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On a visit to Hong Kong for her Sacai pop-up store launch at JOYCE, we managed to sit down with the lovely Ms. Chitose Abe — Sacai’s designer — to talk about how she approaches her peculiar direction of design. Quaint yet welcoming and oftentimes shy, Ms. Abe was quick to express her ultimate freedom in being able to conceptualize and construct her pieces for the Japanese-bred brand. From the age of 11, Ms. Abe maintained her youthful desire to dress people, turning what was once the playful act of doll dressing to a professional business that still holds the same whimsical approach. In addition to this, a constant and adamant strive to create something ‘different’ has prompted her to discover alternative ways of viewing style and clothes in general. One such epiphany was to blend menswear together with womenswear, and the efforts are shown through the outcome of something wearable. Like it or not, Ms. Abe designs for herself with an ability to let her mood and personal taste run the show — a refreshingly unrestricted take on life.
I wanted to first talk about the design aspect. What is it about design that can be appreciated universally?
Like you were mentioning earlier, T-shirt and jeans are basic right? It’s the most basic sign of expression. However, with my clothes I want to make you feel happy, rich — not money rich though. Instead, giving an experience to those who purchase my pieces.
What does innovation and design mean to you?
It’s about mixing two things into one piece.
Can you talk about how you mix those two together?
I literally put two different concepts together. For example, male and female styles into a singular piece.
Was it a challenge to mix both masculine and feminine?
I’m not an artist. I wanted to do something that I myself can wear casually. Therefor, It’s not a challenge. I’m creating what it is that I like and there’s no real challenge in that.
There must be a lot of freedom in your designs because you’re not creating by other people’s expectations. How do you think you’ll take menswear to the next level?
I have a lot of freedom because I have no authority beside myself — no one else to answer to. However, creating menswear and women’s clothing is my personal form of self-expression. So I don’t know where it will go next.
Is creating clothing for yourself something that you did at a young age?
I started to create clothes when I was in primary five. I liked to design clothes similar to Japanese dolls, similar to Barbie.
Was it something that was for fun and develop into a career?
I actually decided to be a designer at 11 years old.
When you were growing up, what other influences were there in your life that shaped the way you design?
After I joined CDG, I learned how to design and progress. I learned that business is about creation.
Talking about the pieces, how do you do your research? More specifically, what goes into a conceptual piece?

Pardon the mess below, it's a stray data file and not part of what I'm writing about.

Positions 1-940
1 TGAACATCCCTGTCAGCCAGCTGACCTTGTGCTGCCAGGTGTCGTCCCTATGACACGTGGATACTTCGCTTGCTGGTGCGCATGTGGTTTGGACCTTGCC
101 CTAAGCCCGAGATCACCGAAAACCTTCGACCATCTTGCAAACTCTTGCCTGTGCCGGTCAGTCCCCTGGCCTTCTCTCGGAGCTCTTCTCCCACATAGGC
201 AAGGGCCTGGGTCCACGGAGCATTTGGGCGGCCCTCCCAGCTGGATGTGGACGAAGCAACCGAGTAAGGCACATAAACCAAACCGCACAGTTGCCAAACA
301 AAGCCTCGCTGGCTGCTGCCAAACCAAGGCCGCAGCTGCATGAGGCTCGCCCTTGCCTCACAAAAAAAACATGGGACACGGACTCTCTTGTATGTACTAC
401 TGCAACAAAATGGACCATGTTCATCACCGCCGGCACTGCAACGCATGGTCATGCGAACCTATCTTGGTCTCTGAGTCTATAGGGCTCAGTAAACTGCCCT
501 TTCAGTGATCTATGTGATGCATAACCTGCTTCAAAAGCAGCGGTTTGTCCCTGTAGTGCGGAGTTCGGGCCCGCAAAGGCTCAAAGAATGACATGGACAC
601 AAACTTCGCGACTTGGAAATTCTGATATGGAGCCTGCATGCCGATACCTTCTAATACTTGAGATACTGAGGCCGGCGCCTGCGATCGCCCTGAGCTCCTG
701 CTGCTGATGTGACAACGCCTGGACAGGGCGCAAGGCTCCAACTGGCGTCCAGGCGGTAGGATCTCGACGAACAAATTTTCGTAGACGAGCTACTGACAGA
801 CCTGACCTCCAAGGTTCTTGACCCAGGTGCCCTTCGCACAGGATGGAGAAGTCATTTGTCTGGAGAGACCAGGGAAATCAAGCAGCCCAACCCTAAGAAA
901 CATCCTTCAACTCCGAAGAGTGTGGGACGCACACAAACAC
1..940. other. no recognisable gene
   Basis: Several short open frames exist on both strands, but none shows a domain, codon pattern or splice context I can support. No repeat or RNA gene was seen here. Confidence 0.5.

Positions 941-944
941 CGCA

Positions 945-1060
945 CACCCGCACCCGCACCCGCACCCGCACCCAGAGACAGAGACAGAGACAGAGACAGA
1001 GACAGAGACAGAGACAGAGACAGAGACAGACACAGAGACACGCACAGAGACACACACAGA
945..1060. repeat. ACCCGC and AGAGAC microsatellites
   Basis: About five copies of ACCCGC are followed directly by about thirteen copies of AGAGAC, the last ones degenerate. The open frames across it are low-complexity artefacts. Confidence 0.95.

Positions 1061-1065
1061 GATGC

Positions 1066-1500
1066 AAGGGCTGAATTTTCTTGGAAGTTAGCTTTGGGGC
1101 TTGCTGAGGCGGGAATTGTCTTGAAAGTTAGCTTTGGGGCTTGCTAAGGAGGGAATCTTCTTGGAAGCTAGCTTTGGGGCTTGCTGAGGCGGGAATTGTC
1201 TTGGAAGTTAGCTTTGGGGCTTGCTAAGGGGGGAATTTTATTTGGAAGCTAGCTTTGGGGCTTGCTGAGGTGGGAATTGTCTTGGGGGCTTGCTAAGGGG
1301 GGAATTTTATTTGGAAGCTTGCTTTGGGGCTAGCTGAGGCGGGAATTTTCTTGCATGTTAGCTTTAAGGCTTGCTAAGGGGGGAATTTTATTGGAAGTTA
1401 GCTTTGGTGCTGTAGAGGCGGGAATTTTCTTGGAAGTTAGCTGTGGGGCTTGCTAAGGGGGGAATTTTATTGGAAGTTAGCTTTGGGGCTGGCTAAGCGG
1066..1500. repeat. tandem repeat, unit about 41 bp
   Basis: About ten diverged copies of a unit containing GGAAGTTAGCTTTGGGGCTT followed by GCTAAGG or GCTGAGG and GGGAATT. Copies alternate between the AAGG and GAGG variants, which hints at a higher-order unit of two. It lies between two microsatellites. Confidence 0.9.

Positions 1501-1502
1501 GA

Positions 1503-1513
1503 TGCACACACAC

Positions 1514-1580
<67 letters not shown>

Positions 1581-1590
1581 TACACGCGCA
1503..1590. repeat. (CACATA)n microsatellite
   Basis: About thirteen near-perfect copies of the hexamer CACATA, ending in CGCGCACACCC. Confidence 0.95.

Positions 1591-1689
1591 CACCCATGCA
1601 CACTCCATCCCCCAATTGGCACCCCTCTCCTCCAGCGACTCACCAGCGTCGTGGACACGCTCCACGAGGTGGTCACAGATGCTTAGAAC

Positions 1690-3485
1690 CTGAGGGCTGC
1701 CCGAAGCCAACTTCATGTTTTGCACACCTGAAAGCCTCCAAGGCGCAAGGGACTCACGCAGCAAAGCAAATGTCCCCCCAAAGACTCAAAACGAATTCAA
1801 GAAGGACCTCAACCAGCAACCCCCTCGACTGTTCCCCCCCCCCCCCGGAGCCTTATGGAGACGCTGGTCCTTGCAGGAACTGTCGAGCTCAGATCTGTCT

I don’t really have a seasonal theme. I basically think of what I can do and what others have yet to do. Creating a conceptual piece involves doing what other designers haven’t done.
To be forever groundbreaking, where do you draw the line and decide what works?
I like new challenges. I don’t know where the limits are, but I just want to do something I like and is different. I’m not concerned about what challenges lie ahead.
“However, with my clothes I want to make you feel happy, rich — not money rich though. Instead, giving an experience to those who purchase my pieces.”
Chitose Abe speaks about universal design
When creating for Sacai, do you know what is ‘Sacai’ or are you still building it?
What I mentioned before is that Sacai does not have a big catalog to back up. I don’t set up a limit for design. For example, the blending of masculine and feminine is ‘Sacai.’
Talking more about the fall collection and its fabrics and techniques, I noticed you used traditional English fabrics. Could you tell me why you chose to use these and how you blend it with the things you wear?
Actually, I’m not inspired by art. I am inspired by my mood. My mood is what motivates me. I simply felt like I wanted to use those fabrics because it affected my mood, and that’s how it came to be.
Do you work only on a positive mood? Or can you create when you are negatively affected?
It doesn’t really matter what mood I’m in when I design – I design regardless of my mood.
With all this freedom in design and lack of restrictions, the process of design could potentially take a long time. Is patience an important aspect to you?
I try to be patient. I work hard every day and put up with a lot of fluctuations in my life.
And do you feel like you are a very patient person?
“Actually, I’m not inspired by art. I am inspired by my mood. My mood is what motivates me. I simply felt like I wanted to use those fabrics because it affected my mood, and that’s how it came to be.”
Chitose Abe speaks about the fall collection